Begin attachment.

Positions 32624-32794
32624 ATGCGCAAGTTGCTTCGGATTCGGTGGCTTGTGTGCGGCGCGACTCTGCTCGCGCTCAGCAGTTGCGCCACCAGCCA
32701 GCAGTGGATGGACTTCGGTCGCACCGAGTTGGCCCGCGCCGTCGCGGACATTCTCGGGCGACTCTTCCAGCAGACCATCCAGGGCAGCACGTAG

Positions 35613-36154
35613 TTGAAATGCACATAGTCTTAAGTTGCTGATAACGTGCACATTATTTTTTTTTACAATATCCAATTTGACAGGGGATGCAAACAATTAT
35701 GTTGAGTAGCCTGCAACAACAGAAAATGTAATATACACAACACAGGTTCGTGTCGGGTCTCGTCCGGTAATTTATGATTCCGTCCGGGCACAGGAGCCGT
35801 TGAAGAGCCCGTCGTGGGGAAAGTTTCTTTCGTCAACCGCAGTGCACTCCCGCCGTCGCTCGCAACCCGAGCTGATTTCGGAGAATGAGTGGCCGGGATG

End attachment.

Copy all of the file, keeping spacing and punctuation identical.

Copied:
Positions 32624-32794
32624 ATGCGCAAGTTGCTTCGGATTCGGTGGCTTGTGTGCGGCGCGACTCTGCTCGCGCTCAGCAGTTGCGCCACCAGCCA
32701 GCAGTGGATGGACTTCGGTCGCACCGAGTTGGCCCGCGCCGTCGCGGACATTCTCGGGCGACTCTTCCAGCAGACCATCCAGGGCAGCACGTAG

Positions 35613-36154
35613 TTGAAATGCACATAGTCTTAAGTTGCTGATAACGTGCACATTATTTTTTTTTACAATATCCAATTTGACAGGGGATGCAAACAATTAT
35701 GTTGAGTAGCCTGCAACAACAGAAAATGTAATATACACAACACAGGTTCGTGTCGGGTCTCGTCCGGTAATTTATGATTCCGTCCGGGCACAGGAGCCGT
35801 TGAAGAGCCCGTCGTGGGGAAAGTTTCTTTCGTCAACCGCAGTGCACTCCCGCCGTCGCTCGCAACCCGAGCTGATTTCGGAGAATGAGTGGCCGGGATG